Sintering, the growth of large particles at the expense of smaller ones, is one of the main causes of catalysts deactivation, since the physicochemical properties of a nanoparticle may depend strongly on its size, shape and composition. For application as heterogeneous catalysts, the nanoparticle kinks and edges often play an important role for the catalytic activity. In order to preserve these sites, it is important to stabilize the supported nanoparticles with sizes of a few nanometers during operational conditions at often high temperatures and in the relevant gas environments. A prototypical nanocatalyst system for studying coarsening consists of Pt nanoparticles supported on an Al2O3 material which is relevant as an oxidation catalyst in diesel and lean-burn engine exhaust after-treatment technologies. In this study we address the effect on sintering of the shape of Pt nanoparticles supported on planar, amorphous Al2O3. Characterization of the size and shape of the Pt nanoparticles has been done by combining transmission electron microscopy (TEM) and non-contact atomic force microscopy (NC-AFM), because of the great complementarity between these techniques. TEM measurements very accurately give the nanoparticle diameters while AFM measurements give the height. It is suggested that the Al2O3-supported nanoparticles adopt size-dependent 3D geometrical shapes after thermal aging and additionally, it is suggested, that the height-diameter ratio exhibits a surprising decrease with the nanoparticle size. This size-dependence of the shape may influence the ripening process in several ways.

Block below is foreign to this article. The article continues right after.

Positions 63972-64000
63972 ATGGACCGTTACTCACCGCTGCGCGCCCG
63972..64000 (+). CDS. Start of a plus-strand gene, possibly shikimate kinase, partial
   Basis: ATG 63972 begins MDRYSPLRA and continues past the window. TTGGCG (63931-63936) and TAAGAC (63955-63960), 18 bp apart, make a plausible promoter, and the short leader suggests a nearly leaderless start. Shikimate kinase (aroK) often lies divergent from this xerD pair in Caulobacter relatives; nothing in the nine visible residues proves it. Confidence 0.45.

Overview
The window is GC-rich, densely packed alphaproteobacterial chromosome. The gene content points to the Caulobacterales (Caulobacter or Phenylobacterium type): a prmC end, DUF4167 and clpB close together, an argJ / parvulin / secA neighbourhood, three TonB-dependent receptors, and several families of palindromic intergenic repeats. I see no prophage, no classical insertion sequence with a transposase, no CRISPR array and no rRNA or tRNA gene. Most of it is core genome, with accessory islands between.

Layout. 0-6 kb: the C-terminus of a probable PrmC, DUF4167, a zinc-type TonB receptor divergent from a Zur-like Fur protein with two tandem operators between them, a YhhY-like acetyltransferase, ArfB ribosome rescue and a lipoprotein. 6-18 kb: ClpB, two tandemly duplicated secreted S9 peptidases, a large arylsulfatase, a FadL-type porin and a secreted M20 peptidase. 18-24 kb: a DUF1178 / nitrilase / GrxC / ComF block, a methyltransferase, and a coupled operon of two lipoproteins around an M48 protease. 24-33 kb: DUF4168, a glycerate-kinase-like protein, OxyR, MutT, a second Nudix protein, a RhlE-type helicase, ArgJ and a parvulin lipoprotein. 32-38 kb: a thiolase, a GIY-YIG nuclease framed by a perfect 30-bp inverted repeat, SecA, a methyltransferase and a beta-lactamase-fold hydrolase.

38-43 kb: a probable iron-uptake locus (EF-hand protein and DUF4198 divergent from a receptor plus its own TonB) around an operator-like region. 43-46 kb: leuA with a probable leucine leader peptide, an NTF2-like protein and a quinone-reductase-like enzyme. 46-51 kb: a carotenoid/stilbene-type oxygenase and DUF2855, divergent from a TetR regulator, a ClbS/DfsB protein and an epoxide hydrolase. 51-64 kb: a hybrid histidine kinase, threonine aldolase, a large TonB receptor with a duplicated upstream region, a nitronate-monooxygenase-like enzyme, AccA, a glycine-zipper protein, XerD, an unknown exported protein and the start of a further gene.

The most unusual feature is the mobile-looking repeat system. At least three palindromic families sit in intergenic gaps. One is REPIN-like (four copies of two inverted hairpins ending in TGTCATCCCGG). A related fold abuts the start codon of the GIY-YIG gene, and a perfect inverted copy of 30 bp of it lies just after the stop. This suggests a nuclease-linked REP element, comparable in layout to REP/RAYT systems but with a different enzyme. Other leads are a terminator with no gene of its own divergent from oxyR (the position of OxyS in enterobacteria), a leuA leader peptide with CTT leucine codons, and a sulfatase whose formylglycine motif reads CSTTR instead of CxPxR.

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14th International Conference on non-contact Atomic Force Microscopy, 2011